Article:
One of the latter's most exciting proponents of the death of genre is Los Angeles-based Mush Records and the galaxy of musicians associated with it. Since 1997, the label has specialized in records that flirt with rap, dance music, goth and indie without ever making a commitment to any one genre. Mush is also strongly connected to Anticon, a collective of hip-hop-inspired artists both as fiercely hated and fiercely loved as George W. Bush. These passionate feelings are motivated as much by the fact that Anticon's members are primarily white guys from the Midwest and New England as by their untraditional music. Or maybe nobody can get over the feather-ruffling title of their inaugural compilation, Music for the Advancement of Hip-Hop.
Featuring artists from both of these labels, the Mush Tour lineup that rolls into Bossanova on Saturday is representatively diverse. Octavius mastermind William Marshall started out as a battle-rhyming MC in Atlanta, opening for people like Foxy Brown and the Lost Boyz. Now he makes music that sounds like long-lost collaborations between Tricky and Ministry. Producer and visual artist Neotropic first performed as a singer in a punk band. She currently runs a folk label and creates ghostly soundscapes that might be classified as "chill out" if they weren't so unsettling. Knob-twiddler Daedelus has dabbled in just about every beat-based sub-genre known to man, with his latest triumph being collaborations with MCs Busdriver and Radioinactive in the freewheeling group the Weather. Her Space Holiday's off-kilter synth-pop fits in just as cozily on the indie rock imprint Tiger Style as it does on Mush.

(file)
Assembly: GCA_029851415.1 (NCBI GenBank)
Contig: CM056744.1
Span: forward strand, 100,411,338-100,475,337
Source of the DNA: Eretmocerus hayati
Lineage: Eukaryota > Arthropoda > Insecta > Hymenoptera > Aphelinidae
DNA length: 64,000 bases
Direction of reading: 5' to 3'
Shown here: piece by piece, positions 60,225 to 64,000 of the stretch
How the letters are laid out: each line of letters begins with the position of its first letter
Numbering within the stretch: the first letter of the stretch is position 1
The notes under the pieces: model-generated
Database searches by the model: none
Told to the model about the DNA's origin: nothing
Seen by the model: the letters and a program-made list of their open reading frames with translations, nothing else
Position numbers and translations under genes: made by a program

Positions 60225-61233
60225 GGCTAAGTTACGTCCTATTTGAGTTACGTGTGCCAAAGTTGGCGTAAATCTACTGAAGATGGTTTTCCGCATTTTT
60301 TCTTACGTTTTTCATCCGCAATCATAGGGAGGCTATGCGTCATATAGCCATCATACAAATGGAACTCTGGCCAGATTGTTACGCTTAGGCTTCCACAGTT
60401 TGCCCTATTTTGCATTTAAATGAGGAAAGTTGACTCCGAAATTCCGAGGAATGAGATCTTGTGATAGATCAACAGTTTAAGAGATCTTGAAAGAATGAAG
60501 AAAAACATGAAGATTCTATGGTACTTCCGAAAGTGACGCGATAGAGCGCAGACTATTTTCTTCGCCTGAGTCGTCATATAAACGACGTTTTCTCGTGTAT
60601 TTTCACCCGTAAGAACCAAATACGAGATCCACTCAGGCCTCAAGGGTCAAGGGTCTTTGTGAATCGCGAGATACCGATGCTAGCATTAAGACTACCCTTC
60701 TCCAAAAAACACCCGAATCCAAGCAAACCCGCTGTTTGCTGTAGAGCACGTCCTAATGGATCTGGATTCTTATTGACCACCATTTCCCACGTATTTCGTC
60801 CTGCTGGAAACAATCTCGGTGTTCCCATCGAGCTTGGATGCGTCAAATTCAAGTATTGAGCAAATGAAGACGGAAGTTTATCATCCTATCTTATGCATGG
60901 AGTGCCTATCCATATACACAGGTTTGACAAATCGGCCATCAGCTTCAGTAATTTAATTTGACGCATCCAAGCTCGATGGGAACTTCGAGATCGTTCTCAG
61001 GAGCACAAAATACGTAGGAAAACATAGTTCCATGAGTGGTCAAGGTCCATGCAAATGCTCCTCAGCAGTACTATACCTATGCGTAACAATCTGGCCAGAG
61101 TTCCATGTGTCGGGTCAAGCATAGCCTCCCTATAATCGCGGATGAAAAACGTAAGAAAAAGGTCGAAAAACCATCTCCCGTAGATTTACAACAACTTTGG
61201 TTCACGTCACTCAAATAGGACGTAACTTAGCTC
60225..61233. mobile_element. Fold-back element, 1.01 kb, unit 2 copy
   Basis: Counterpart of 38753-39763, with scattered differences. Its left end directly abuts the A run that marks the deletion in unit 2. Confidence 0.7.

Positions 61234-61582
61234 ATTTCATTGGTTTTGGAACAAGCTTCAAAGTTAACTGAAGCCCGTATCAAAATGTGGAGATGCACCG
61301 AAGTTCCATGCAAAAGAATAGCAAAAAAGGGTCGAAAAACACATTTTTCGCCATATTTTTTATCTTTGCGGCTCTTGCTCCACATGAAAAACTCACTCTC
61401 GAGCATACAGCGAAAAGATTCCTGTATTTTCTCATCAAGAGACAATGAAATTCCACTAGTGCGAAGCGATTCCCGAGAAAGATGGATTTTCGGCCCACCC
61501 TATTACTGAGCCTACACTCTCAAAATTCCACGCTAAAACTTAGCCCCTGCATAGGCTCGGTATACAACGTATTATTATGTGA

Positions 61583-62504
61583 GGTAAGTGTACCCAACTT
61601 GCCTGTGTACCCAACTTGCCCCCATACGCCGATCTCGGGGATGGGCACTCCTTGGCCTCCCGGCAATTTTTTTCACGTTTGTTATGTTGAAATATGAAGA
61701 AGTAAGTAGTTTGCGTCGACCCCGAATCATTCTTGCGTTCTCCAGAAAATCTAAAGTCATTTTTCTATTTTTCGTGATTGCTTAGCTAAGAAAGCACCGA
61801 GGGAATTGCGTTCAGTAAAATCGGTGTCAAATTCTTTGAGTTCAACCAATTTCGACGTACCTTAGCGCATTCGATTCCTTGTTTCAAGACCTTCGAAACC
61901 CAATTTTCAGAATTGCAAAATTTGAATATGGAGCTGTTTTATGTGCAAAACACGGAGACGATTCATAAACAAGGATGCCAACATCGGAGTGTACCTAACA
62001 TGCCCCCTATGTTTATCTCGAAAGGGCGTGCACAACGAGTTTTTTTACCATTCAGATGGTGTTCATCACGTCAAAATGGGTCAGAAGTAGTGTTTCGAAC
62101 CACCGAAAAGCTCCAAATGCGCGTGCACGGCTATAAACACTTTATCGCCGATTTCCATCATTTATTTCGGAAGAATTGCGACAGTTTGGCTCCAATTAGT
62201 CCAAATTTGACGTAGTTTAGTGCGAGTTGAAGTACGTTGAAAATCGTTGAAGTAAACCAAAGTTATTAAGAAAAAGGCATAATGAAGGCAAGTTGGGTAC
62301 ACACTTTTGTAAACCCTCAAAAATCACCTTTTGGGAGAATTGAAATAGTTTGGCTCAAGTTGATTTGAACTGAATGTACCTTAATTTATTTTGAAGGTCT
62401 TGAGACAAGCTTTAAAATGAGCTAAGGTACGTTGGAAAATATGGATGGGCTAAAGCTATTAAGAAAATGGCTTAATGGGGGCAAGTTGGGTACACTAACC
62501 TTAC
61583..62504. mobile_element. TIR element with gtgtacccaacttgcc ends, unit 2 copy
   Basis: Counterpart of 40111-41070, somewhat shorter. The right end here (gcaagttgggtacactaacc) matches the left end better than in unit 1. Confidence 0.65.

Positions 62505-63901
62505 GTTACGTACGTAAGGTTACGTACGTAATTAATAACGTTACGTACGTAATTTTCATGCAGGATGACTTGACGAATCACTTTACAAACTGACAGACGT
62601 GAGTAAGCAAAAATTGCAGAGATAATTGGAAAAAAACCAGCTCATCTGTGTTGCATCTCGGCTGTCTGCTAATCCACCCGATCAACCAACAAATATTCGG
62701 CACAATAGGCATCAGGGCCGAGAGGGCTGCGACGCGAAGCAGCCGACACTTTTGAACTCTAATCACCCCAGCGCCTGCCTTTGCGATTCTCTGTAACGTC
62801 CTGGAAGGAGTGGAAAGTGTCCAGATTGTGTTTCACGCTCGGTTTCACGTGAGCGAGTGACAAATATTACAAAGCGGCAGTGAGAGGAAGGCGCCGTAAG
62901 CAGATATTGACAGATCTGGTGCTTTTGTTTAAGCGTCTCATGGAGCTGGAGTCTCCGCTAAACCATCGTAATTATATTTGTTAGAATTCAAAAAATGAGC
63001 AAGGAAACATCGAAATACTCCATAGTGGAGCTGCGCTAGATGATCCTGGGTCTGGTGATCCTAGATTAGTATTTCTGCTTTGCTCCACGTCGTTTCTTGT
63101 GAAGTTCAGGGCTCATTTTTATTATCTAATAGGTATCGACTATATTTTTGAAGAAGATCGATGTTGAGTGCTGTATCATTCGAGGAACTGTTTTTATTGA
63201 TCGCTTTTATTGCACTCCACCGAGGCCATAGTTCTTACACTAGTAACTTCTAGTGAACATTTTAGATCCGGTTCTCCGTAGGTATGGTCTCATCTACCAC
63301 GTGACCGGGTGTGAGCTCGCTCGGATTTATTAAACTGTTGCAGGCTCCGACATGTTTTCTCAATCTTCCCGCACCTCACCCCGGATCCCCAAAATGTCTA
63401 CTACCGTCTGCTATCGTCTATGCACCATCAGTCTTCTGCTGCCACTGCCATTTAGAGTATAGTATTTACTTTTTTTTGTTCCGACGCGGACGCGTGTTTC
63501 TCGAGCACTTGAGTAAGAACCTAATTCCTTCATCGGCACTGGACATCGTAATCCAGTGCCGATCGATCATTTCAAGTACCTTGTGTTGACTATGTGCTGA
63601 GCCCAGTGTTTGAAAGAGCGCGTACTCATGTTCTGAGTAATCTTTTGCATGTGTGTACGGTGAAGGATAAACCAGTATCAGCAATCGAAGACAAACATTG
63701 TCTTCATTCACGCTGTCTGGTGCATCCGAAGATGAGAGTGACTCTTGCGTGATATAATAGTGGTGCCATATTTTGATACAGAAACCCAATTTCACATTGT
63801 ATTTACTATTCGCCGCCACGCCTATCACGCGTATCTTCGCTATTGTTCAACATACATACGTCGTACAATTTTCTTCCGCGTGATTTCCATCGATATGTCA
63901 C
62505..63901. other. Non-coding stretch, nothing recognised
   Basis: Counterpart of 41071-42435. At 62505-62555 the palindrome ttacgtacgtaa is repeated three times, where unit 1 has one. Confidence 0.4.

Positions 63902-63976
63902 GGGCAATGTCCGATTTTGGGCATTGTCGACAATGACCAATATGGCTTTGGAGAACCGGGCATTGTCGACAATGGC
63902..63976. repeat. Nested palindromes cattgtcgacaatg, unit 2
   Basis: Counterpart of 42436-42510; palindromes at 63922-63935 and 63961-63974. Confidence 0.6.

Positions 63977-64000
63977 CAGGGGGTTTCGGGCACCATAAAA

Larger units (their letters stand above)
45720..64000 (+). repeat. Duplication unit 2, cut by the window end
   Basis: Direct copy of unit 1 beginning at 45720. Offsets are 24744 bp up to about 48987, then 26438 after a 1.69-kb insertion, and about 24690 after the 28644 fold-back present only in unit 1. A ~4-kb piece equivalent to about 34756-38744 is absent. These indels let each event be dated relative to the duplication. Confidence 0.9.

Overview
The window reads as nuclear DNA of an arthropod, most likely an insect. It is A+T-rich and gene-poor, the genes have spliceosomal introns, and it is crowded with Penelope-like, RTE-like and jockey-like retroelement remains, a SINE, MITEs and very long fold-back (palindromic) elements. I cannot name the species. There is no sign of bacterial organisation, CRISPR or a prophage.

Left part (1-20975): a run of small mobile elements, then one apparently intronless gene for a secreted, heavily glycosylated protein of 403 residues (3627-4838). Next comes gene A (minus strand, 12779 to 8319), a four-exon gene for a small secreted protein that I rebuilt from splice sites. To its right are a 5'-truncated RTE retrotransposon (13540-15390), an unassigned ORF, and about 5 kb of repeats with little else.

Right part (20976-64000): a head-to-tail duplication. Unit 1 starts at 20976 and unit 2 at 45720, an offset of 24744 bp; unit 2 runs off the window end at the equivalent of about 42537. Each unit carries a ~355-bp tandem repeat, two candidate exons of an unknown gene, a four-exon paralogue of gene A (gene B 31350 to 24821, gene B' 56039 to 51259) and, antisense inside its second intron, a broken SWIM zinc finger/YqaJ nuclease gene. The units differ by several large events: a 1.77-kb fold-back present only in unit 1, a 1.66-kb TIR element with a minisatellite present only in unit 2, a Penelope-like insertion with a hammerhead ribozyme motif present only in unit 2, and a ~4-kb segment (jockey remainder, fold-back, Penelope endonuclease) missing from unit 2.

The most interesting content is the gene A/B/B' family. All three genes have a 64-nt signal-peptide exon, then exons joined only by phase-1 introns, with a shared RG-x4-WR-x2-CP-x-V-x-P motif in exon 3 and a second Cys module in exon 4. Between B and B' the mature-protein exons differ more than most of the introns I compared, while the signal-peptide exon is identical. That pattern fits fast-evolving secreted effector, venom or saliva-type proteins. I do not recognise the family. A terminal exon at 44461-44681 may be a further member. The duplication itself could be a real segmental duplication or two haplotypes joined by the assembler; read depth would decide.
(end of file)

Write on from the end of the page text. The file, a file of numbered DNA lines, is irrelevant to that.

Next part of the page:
The evening's headliner, Buck 65, isn't officially a part of the Mush Tour, nor does he record for Mush. But if the war against genre is ever declared, 32-year-old Richard Terfry will be on the front lines. He fell in love with hip-hop as a kid in Halifax, Nova Scotia, and quickly became a prominent figure in the local scene. In the late '90s, he hooked up with like-minded Portland, Maine lyricist Sole; along with several other co-conspirators from across the country, the pair would go on to form Anticon.
With a gravelly voice and a fondness for backwater sonics, Buck is Tom Waits raised on De La Soul and Public Enemy. He raps like a grandfather on the front porch spinning yarns about the good old days. "I'm just a music fan," Buck says, on the phone from New York City. "There's a hip-hop element to my music, there's just as strong an element of American folk music. I'm inspired by everything from classical to Bob Dylan to King Tubby. I certainly don't know what to call it, although when push comes to shove I call it folk music." He's quick to point out that, at its very core, hip-hop is folk music. "It's just poor people making do, telling their stories about themselves and their heartbreaks and problems and little victories. Over time, people have forgotten about that connection. I do covers of Woody Guthrie songs in my live show and people look at me like I've got three heads or something. I'm just paying tribute to historical lineage, musical evolution."
Buck is committed to the importance of that history. "If you look at absolutely every art or cultural movement or idea, traditions are really important. That's why we have museums, why we still care about Chopin or Robert Johnson or Beethoven. I think it's valuable to know where things come from. Just to have a basic understanding of it, to have some sort of foundation."
Maybe that idea also holds the key to the end of genre. Take the time to study the historical connections between styles, and their shared qualities become obvious. Hip-hop is folk, hip-hop is the blues, hip-hop is electronic dance music, hip-hop is rock and roll. Everything is rhythm and melody. And when it comes right down to it, isn't that all that matters?
Buck 65, Her Space Holiday, Daedelus, Neotropic, Octavius, Jim Bianco play Saturday, Oct. 9, at Bossanova, 722 E Burnside St., 233-7855. 7 pm. $12 advance. All ages.